Page 35 - Hancock County Tourism ~ 2021 History
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Do you know about...
the Honey Island Swamp
Teeming with life, legend, and lore, the Honey Island Swamp is
a great, marshy divide separating southern Louisiana and Mississippi along the Pearl River. Its rich history and mystery are hidden in an expanse nearly 20 miles long and 7 miles wide. Over half of its 70,000 acres is part of the Pearl River Wildlife Management Area, gradually turning from swamp marsh at the lower boundary to hardwood bottomland to the north.
The Honey Island Swamp is fed by the
Pearl River and is one of the United States’ most pristine and natural river swamps, abounding
with migratory birds, alligators, nutria, turtles, black bears, cougars, feral hogs, snakes, raccoons, and cypress trees. It gets its name from the swarms of honeybees that once flourished there.
Although it belongs to Louisiana, the swamp has harbored many an outlaw from Louisiana and Mississippi who have slipped into its dense underbrush in an effort to elude the authorities.
Honey Island Swamp (Photo/Paul Mannix)
 Early Native Americans once made their homes here, and pirates and thieves set up hideouts and skillfully navigated secret watery passageways to rob unsuspecting travelers. One such criminal element in the 1800s was a particularly dangerous gang led by Pierre Rameau, the King of Honey Island.
Rameau was born
in Scotland as Kirk McCullogh. Despite being raised in a good family, he decided piracy was a quick way to get rich, and to that end, he and his followers looted, robbed, and viciously murdered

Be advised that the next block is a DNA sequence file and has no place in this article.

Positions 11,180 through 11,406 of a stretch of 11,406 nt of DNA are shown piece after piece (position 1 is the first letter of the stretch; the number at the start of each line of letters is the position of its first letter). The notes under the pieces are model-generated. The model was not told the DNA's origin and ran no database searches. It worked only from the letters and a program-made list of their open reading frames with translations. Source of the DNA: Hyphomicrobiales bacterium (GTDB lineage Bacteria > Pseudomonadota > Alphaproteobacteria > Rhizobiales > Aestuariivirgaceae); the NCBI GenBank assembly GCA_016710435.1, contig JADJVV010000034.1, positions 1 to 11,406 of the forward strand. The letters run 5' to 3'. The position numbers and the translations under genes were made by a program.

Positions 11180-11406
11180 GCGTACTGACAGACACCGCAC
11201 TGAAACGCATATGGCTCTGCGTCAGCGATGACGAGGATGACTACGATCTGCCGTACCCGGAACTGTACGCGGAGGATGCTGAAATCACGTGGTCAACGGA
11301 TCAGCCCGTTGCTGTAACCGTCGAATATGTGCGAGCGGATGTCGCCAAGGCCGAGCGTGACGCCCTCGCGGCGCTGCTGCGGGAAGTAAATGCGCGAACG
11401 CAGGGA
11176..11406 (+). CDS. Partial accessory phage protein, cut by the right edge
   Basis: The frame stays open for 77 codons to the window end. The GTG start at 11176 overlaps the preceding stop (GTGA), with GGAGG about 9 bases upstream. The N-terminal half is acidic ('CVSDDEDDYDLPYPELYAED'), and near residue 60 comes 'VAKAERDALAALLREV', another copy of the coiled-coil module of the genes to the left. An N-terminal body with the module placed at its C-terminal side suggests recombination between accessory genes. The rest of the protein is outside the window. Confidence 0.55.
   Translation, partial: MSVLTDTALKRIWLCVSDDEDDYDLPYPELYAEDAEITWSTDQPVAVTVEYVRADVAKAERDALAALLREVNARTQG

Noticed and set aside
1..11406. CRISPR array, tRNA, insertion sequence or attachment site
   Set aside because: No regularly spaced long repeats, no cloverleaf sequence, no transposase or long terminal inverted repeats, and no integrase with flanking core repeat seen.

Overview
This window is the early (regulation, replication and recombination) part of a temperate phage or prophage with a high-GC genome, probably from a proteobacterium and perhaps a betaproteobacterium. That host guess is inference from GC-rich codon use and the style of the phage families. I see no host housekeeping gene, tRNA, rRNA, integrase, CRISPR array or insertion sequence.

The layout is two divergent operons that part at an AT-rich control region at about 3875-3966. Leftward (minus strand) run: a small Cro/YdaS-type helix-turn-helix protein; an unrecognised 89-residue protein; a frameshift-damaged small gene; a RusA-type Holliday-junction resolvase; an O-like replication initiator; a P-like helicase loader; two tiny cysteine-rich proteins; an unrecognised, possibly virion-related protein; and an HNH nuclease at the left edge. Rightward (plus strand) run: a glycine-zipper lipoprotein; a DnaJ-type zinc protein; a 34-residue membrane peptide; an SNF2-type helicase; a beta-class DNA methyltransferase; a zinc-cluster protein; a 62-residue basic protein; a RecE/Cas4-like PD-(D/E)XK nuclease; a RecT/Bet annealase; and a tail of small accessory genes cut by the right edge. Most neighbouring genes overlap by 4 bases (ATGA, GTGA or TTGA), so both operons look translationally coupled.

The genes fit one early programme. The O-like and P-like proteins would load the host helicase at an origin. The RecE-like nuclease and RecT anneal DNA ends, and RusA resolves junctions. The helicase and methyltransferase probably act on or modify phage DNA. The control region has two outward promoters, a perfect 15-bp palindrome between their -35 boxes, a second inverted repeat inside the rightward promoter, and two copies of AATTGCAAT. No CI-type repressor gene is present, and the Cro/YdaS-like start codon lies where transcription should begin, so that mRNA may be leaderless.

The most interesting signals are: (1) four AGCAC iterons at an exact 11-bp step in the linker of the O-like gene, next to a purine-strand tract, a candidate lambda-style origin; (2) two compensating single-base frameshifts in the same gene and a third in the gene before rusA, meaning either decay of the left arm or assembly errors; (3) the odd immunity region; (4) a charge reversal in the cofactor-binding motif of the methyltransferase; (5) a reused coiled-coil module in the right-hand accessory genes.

their victims, using the Honey Island Swamp
to their advantage. He became quite wealthy, and lived among high society in a fine home
in New Orleans under the assumed identity of Col. Phillip Loring, mine owner from Mexico.
He stored much of his treasure up the Pearl River in Gainesville. Rameau also served
as a spy for the British during the Battle of New Orleans, during which he ultimately died.
The swamp was home to another legendary figure in the 1960s, when claims that a giant ape-
like creature with strange yellow eyes and thin gray hair was inhabiting the area. The Honey Island Swamp Monster has never been caught, but for a time, the legend lived on.
Today the Honey Island Swamp is treasured by naturalists and hunters, as well as guided tour operators who give visitors an up-close
look at this incredible and diverse ecosystem. Its beauty is on full display, but its mysteries will remain shrouded, absorbed forever into its swampy sponge.

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